A Medical Examiner’s report has linked bath salts to the death of a 17-year-old boy, who was found unconscious in an Orange County home in February.
Orange-Osceola Chief Medical Examiner Jan Garavaglia Â told WOGX-FOX 51 that she found traces of a hallucinogenic drug, which can be classified as a bath salt, on the $10 bill that Krystopher Sansone used for snorting drugs before passing out.
Sansone and four other teens were reportedly found unconscious in a home on Vista Del Lago Boulevard on Feb. 10. All of the teens were brought to a nearby hospital for treatment but Sansone was later pronounced dead, while three of the young adults were eventually released.
Garavaglia said the synthetic drug that the group had ingested “can cause psychosis, seizures and clearly death.” She also noted that several other people have died from bath salts in Orange County, and most of them are teenagers.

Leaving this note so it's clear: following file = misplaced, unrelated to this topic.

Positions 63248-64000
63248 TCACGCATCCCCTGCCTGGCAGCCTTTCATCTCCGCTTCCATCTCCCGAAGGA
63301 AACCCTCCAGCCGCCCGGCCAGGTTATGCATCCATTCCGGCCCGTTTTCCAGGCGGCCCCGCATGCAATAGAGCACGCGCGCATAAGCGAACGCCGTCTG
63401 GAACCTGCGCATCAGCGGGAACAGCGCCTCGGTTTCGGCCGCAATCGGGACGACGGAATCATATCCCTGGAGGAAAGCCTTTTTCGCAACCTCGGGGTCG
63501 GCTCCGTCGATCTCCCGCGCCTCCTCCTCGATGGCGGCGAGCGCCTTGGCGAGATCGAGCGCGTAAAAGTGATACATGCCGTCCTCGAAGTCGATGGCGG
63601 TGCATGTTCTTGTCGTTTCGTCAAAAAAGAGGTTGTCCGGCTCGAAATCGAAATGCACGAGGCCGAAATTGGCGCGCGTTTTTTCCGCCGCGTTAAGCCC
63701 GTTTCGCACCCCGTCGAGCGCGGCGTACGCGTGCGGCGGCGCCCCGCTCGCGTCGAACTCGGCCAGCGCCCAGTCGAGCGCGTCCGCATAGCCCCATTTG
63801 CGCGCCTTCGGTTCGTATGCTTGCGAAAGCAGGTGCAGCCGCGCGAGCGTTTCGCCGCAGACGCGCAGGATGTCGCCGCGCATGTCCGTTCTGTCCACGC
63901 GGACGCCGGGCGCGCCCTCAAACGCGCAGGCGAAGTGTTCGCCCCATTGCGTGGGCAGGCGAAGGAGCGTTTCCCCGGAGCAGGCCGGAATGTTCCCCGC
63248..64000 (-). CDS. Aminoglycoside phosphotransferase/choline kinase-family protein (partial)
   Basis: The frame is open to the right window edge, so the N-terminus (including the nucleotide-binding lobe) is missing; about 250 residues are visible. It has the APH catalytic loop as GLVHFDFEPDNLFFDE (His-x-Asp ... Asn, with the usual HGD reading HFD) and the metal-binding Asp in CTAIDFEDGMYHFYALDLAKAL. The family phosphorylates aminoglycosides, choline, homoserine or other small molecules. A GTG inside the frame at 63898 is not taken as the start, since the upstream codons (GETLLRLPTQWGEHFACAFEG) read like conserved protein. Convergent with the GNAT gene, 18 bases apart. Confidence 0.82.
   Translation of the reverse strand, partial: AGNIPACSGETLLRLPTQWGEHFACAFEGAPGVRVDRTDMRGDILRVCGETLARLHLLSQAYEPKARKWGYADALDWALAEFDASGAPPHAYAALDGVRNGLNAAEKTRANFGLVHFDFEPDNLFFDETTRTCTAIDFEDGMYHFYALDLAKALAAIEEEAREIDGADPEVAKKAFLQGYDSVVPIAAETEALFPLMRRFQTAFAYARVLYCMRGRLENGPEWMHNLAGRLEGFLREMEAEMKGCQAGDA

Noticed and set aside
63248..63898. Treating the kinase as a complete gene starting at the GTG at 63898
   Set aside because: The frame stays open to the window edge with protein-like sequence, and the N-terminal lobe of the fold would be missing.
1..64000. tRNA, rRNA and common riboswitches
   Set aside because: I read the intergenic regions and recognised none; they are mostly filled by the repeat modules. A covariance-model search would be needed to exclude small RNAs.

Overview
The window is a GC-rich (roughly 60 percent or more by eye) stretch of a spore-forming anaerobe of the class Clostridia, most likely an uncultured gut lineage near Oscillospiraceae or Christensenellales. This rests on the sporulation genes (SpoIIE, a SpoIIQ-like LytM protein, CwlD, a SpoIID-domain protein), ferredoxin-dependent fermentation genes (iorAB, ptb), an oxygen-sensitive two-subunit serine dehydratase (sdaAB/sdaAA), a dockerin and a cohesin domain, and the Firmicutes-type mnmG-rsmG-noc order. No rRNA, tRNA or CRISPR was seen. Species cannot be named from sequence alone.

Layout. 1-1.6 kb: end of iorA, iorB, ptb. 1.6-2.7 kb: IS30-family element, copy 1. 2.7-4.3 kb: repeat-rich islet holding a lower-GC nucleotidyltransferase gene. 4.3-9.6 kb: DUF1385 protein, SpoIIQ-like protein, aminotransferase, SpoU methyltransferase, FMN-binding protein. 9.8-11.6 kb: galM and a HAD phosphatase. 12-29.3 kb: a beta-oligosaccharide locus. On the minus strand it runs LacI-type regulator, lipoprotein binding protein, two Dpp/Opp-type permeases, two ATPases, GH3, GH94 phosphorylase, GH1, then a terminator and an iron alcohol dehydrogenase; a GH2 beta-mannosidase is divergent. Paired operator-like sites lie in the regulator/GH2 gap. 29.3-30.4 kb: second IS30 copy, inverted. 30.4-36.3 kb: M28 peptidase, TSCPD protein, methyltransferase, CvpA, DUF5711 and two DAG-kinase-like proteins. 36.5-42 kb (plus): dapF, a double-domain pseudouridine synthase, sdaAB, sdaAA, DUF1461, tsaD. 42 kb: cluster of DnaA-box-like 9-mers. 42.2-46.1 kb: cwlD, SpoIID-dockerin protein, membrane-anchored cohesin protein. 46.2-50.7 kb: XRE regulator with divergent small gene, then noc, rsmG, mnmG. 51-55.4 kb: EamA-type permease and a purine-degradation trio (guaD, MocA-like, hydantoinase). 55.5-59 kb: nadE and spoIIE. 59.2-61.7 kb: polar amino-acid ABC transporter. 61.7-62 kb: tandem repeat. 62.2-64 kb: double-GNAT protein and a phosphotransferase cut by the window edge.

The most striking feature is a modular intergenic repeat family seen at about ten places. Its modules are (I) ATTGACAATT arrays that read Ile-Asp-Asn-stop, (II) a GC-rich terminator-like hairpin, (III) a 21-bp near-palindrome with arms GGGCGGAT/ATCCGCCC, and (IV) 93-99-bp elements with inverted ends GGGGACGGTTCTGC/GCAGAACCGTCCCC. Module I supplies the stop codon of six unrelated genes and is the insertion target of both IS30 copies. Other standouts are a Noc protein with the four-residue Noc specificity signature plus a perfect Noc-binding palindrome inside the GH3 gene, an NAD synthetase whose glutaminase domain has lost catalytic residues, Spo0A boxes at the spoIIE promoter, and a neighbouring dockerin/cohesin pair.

A spokeswoman for the Orange County Sheriff’s Office said no one will be charged with Sansone’s death, but the agency is continuing its investigation on the incident.
Sansone’s mother earlier issued a statement, telling kids to stay away from synthetic drugs. “This was a good kid, from a good family, who made a bad choice that night,” Lucy Sansone said.
Like synthetic marijuana, bath salts are often sold in convenience stores and gasoline stations. The drug contains one or more synthetic chemicals related to cathinone that are known to produce a wide range of side effects, including euphoria, paranoia, agitation, increased sociability, and violent behavior. They are sometimes marketed as “plant food,” “jewelry cleaner,” or “phone screen cleaner” in a variety of names, such as “Bloom,” “Cloud Nine,” “Lunar Wave,” “Vanilla Sky,” “White Lightning,” and “Scarface.”